Hosting Retail Events

Written by Jeremy Howlett

Jeremy is our chief marketing pro. He has over a decade in marketing for brands and retail outlets. He loves helping companies grow and succeed by using a variety of marketing strategies and tactics.

October 8, 2019

Hosting events in your store or around your business can be a great way to create more loyal customers, acquire new customers, and increase community feel around your brand. One of the greatest challenges faced by retail is being able to get individuals in the door. You likely know what the chance is to close a customer once they step foot in the door.

By having events in-store, you are giving your loyal customers something more to talk about. This will give them something to share on social media as well as to write about on the various local review sites. Here are some ideas to get more individuals to come and visit your store.

Brand Nights

Partner with brands and suppliers to have special nights. Often the brands will have special promotions, giveaway swag, or special guests to help get customers in the door. These events are great to host with hors d’oeuvres or drinks. Work with your sales reps to arrange these events.

TED-Style Lectures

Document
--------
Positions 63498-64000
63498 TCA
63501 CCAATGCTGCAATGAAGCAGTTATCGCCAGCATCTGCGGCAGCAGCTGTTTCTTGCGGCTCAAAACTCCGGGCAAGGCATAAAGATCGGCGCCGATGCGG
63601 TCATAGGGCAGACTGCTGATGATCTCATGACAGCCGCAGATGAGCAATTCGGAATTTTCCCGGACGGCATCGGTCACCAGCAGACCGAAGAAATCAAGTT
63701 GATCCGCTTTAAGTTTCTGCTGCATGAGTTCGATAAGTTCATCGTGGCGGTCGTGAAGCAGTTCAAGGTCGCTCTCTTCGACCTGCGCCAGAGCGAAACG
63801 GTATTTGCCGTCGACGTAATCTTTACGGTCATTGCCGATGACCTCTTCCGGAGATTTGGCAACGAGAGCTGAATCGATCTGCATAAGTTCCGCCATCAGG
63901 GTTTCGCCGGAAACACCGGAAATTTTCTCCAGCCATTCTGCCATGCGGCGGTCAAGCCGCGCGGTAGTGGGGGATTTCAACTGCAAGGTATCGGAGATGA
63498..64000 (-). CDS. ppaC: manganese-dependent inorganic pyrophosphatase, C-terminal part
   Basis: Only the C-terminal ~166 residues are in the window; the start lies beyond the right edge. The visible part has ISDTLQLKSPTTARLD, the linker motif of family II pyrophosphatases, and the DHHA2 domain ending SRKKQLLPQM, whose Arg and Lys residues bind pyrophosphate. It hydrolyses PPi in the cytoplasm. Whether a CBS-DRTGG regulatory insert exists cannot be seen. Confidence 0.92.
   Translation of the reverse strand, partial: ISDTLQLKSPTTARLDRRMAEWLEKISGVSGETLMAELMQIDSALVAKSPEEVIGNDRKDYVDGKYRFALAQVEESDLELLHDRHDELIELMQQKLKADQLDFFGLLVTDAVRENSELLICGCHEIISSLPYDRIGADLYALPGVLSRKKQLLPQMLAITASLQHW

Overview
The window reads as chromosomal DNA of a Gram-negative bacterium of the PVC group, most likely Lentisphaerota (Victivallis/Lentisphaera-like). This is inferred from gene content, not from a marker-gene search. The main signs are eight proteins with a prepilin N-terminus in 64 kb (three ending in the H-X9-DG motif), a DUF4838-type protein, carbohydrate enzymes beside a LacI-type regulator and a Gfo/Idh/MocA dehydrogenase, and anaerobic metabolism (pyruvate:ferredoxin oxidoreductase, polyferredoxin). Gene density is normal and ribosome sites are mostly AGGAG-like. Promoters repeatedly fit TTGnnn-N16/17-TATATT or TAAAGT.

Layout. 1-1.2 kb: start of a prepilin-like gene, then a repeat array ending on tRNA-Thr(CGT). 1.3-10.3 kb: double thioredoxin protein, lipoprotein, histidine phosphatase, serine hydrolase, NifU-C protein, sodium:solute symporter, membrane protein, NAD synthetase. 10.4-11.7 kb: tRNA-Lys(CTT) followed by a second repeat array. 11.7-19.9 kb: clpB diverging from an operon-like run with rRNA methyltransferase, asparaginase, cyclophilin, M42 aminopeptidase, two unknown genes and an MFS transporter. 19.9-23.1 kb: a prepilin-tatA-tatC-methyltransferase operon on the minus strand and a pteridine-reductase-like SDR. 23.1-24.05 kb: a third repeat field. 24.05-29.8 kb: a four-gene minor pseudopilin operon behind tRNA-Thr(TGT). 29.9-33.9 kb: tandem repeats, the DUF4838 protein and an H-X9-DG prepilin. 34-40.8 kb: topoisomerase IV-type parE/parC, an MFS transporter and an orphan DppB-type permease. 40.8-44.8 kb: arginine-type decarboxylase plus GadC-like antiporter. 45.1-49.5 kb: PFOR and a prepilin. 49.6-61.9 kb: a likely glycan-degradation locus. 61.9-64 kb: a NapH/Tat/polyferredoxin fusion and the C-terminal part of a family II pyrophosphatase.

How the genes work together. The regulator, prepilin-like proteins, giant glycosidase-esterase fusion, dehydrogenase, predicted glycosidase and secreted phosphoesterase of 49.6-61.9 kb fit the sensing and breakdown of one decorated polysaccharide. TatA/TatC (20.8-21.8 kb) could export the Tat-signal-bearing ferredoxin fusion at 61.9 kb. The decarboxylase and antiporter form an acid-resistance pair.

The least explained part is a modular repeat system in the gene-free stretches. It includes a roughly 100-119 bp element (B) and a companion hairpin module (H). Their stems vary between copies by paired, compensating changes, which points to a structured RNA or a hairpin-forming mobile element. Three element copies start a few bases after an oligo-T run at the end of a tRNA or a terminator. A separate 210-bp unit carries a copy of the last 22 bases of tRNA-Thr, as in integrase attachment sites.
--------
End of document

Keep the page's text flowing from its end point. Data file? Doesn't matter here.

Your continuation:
Are there informational aspects of your store that your customers could benefit from? Use your team, or guest specialists, to lecture on topics associated with your business. Be creative. You can find all types of associated topics and guests to speak.

When I was managing a brand, we partnered with one of the big publishers in our industry and did a lecture circuit with a few of our key retailers. It brought customers in to learn and benefit all three players. We also live-streamed the content and published it across social networks. The added value also increased consumer trust in all three brands. Discover what your business can speak on. Maybe you can partner with suppliers, brands, publications, other retailers or service companies to split any costs and maximize potential reach.

Workshops or Clinics

Many businesses could benefit from teaching their customers a new skill. As an automotive shop, it might seem counter-intuitive to teach your customers a new maintenance technique. Maybe you could hold a monthly auto shop 101 class. In this class, you could educate your customers on simple things like changing lightbulbs, tires, or wiper blades. You might lose out on future sales of these items, but when they need oil or brake work, they are more likely to come to you.

One of the running shoe stones that I have worked with does a running form clinic every week. They use this class to teach techniques and tips on better running.

As a carpet cleaner, you could host events to show how to get out minor stains from carpet or furniture. You could empower your customers and create greater trust at the same time.

By using your specialty to teach another, they are more likely to not only use your services in the future but to also refer your services. By doing this, you retain existing customers and acquire new ones for a nominal cost. All this for much less than traditional marketing expenses.